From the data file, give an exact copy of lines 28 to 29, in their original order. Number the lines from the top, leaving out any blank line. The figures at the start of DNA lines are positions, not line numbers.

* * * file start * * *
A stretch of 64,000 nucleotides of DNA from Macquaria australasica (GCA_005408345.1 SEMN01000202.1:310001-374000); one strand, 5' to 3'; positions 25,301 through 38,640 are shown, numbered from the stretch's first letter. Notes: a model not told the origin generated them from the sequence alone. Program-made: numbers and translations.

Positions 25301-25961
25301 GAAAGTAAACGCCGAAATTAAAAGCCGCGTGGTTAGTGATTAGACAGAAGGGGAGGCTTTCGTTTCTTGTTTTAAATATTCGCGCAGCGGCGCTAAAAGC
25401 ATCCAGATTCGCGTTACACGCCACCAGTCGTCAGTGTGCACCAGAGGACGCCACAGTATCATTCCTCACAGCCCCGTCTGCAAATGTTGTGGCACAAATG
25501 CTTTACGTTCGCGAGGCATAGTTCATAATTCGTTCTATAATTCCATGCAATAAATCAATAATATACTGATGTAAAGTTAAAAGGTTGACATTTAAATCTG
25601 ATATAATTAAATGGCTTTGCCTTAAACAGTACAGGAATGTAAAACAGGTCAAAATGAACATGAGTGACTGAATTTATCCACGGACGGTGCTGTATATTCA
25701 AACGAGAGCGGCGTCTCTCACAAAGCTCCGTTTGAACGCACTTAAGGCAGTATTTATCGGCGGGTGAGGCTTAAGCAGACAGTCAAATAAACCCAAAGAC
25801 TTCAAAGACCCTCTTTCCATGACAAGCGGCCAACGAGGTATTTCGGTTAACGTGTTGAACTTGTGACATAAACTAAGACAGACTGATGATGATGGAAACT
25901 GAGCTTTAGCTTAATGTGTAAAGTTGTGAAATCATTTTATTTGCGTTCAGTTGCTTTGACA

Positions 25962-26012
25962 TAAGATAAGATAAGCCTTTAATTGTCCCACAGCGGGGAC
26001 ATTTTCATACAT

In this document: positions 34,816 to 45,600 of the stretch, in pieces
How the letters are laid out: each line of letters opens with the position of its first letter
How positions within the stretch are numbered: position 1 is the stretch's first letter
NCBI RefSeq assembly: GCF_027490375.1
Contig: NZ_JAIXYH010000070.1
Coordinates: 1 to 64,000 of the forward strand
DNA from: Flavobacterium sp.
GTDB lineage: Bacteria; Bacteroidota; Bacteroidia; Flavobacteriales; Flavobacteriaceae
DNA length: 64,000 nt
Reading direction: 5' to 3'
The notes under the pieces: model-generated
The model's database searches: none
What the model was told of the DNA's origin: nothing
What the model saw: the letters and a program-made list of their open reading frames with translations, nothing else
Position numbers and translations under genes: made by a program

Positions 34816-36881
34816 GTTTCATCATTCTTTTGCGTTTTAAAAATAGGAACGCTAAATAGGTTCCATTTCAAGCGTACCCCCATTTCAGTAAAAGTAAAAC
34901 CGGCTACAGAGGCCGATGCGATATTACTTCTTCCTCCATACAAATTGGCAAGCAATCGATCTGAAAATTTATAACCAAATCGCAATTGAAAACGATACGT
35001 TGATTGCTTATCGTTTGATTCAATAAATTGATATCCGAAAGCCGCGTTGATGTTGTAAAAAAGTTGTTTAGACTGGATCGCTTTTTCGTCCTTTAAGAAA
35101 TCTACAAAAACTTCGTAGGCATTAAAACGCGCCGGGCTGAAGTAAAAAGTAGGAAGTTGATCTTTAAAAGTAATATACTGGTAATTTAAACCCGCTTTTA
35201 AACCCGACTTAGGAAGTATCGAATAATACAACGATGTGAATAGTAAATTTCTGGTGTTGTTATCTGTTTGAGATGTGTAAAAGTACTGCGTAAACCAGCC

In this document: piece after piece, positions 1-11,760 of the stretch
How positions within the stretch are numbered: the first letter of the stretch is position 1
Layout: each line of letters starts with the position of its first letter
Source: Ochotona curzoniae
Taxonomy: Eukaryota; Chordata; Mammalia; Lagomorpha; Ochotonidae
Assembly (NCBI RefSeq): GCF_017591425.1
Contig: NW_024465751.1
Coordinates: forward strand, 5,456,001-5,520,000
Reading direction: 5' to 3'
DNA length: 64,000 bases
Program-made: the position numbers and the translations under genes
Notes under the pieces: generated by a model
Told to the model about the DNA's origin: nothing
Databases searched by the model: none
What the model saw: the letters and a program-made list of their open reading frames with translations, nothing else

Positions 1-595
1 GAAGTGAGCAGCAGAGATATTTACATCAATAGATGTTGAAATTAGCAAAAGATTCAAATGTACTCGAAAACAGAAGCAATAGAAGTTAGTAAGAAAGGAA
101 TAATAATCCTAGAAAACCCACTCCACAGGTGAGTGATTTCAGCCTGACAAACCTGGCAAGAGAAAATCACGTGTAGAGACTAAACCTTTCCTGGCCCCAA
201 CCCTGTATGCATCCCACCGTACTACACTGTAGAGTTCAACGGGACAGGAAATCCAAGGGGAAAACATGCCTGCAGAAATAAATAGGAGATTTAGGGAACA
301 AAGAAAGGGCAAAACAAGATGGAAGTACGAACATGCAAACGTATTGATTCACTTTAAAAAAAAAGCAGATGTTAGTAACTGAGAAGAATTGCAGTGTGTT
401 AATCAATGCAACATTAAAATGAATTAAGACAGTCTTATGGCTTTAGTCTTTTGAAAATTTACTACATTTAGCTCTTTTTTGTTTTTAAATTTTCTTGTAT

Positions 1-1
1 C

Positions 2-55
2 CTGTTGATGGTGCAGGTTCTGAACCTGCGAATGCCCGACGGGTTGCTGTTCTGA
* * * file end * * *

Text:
Positions 34816-36881
34816 GTTTCATCATTCTTTTGCGTTTTAAAAATAGGAACGCTAAATAGGTTCCATTTCAAGCGTACCCCCATTTCAGTAAAAGTAAAAC